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Rosemary Disease

March 29, 2015

Last year a splendid Rosemarinus officinalis measuring 130 cm  tall and almost as wide and growing on the side of the allotment shed, suddenly presented with a large dead limb. I assumed it had been accidentally torn off the main stem although I couldn’t see a tear so I simply blamed the badger. This week I arrived to paint the shed and found that the entire rosemary bush had died. It most likely suffered from a bacterial blight Pseudomonas syringae which thrives in damp conditions especially when there’s insufficient air circulating round the plant which I now realise was the situation for my shrub.

rosemary-powdery-mildew

 

 

We are clearing more shared areas on the allotment to take part in Grow Wild and will be sowing wild flower seeds over the next few weeks to attract more bees and pollinators to the site. This is the pathway to the compost loo visible up the steps at the end. The bed on the left was planted with herbaceous cuttings from various of our gardens a couple of years ago and is thriving. The bed by the wall is now to be cleared ready for sowing seeds. Here’s the before picture so watch this space…

DSCN4237

 

Last week I mentioned the lovely Skimmia fragrans and in a garden centre yesterday there were several large specimens on sale and all were smothered in honey bees. It was a very heartening sight and you can just see two in the image below…

DSCN4235 Friends of the Earth have produced a fact sheet Twenty Things You Need To Know for helping the bee population available to down load here foe.co.uk

I came home and cut a flower to enjoy the scent indoors…DSCN4233

 

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8 Comments leave one →
  1. March 29, 2015 11:49 am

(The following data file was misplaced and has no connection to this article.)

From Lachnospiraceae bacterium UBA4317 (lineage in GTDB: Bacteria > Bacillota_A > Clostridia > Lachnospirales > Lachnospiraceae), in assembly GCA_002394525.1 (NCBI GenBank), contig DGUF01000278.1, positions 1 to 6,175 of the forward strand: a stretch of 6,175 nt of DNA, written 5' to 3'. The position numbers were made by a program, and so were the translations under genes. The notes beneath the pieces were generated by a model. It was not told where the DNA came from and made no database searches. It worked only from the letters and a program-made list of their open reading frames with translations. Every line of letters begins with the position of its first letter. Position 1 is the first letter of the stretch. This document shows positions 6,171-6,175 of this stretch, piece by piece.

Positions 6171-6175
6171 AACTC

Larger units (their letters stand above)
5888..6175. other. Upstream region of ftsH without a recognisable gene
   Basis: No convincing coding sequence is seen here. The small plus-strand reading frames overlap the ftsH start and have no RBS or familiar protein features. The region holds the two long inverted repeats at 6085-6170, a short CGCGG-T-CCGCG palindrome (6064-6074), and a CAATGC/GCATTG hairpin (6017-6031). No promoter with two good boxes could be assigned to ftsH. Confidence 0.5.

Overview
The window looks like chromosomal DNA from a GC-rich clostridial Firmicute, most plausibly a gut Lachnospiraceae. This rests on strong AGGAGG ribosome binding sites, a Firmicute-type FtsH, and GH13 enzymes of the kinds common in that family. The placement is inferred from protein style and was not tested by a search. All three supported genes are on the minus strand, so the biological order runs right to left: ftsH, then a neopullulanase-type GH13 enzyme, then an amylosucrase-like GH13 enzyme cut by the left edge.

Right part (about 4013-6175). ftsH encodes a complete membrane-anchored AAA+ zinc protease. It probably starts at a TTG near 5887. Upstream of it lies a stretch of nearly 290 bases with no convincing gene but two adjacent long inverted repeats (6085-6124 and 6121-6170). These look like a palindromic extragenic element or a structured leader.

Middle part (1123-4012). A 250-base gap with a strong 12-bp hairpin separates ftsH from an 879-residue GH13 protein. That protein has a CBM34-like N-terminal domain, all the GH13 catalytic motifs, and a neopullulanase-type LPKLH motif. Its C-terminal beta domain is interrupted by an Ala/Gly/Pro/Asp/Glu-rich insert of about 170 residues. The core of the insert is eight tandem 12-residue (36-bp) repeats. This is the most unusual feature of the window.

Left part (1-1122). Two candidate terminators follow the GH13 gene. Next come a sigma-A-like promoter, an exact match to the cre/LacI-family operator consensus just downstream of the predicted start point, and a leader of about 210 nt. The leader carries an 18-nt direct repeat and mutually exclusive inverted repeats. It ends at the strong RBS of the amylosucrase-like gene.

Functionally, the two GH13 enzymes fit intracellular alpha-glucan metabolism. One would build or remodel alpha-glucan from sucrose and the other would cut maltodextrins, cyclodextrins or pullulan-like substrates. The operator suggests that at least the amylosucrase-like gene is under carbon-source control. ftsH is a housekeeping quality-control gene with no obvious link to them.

I love the starry flowers of the skimmia and they are fragrant as well, what more can you ask for in a plant?

  2. March 29, 2015 11:58 am

    Hi Chloris

    Yes me too and the fragrance from one stem brought indoors was intense. I might try to propagate from my plants so that next year I can cut lots for indoors. You have a large and interesting project on in your garden -hard work but very exciting.

  3. March 29, 2015 2:59 pm

    I was never sure whether I liked skimmias – a bit like Choisya, it seems every garden has one and, for me, it was a case of overexposure. I’m going to have to change my mind now if they’re so attractive to bees! I’ve also recently lost a mature rosemary plant as it was covered in rosemary beetle for the second year running and all the new shoots were being well and truly munched. Not pleasant for culinary use, so I’ve dug it up and been advised to just grow rosemary on my balcony as the beetles will come back again. Now giving some thought as to what to plant in the hole ….

  4. March 29, 2015 6:13 pm

    i was exactly the same about skimmias but rounded mine up to meet the challenge of scent in the garden every month of the year. I am not disappointed especially seeing the honey bees swarming over the flowers and because the scent is really delicious.

  5. April 1, 2015 3:12 pm

    Sorry to hear about your rosemary. Sometimes it feels as if everything is out to get our plants. 😉 My winter honeysuckle has been covered in bees too.It’s still covered in flowers so perfect for bees emerging early in the year. I love the idea of the wildflowers on your allotment. I wish I could persuade my fellow allotment holders to do something similar. Hope you have a lovely Easter.

  6. April 1, 2015 4:50 pm

    Yes the Kew wildflower project is a lovely nationwide event and more ground has been cleared on the allotment so we’ll sow seeds next week. Photos will follow.

    Happy Easter to you too.

  7. April 10, 2015 7:19 am

    Rosemary are prone to die back and if it was in a damp situation it was probably struggling, they really want completely dry soil and full sun, even here in Italy. We have rosemary beetle which also attacks my lavender but I usually just pick them off and squish them at this time of year and up until now they haven’t been a problem.

  8. April 10, 2015 7:49 am

    Yes I think I was shocked by the suddenness of it presenting as a huge and dead shrub. Rosemary beetle has been a problem in the garden here in the past but thus far no sign of it.

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